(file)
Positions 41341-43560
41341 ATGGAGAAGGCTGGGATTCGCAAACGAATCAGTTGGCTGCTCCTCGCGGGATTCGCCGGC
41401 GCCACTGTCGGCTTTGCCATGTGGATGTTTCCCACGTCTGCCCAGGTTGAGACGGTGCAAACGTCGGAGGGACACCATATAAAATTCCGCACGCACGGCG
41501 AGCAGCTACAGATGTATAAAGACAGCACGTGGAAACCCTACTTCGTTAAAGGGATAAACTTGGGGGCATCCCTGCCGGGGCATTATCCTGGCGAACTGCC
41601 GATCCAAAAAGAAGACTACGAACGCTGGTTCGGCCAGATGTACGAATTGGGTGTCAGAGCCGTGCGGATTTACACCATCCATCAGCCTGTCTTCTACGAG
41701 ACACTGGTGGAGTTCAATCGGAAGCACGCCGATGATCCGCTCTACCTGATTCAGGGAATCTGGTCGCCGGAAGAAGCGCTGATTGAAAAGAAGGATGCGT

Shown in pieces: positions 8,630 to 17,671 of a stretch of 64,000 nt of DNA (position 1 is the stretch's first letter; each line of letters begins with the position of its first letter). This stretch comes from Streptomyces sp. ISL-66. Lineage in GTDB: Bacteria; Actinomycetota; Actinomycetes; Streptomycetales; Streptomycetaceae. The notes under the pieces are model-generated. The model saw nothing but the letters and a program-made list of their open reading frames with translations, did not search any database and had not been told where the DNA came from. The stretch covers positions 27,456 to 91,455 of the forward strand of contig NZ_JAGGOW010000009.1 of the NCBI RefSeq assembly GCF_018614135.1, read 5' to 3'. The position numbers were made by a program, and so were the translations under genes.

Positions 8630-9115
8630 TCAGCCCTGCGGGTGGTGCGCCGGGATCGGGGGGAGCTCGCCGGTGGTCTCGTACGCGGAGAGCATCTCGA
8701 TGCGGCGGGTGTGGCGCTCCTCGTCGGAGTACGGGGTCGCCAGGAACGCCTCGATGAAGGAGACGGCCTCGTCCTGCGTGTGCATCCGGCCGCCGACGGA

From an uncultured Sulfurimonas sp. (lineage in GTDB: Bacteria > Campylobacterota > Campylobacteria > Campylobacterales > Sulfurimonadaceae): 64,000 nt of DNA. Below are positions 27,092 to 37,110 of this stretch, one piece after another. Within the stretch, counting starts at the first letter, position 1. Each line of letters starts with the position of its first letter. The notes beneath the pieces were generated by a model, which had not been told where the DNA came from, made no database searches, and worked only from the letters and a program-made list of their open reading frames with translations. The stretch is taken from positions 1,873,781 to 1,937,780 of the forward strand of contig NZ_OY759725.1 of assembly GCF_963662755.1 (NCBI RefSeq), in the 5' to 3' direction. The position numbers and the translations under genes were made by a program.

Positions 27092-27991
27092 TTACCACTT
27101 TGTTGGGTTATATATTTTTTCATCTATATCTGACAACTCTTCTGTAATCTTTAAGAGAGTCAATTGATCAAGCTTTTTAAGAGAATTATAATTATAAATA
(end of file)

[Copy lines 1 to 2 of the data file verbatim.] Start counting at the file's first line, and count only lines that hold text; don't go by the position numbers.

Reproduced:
Positions 41341-43560
41341 ATGGAGAAGGCTGGGATTCGCAAACGAATCAGTTGGCTGCTCCTCGCGGGATTCGCCGGC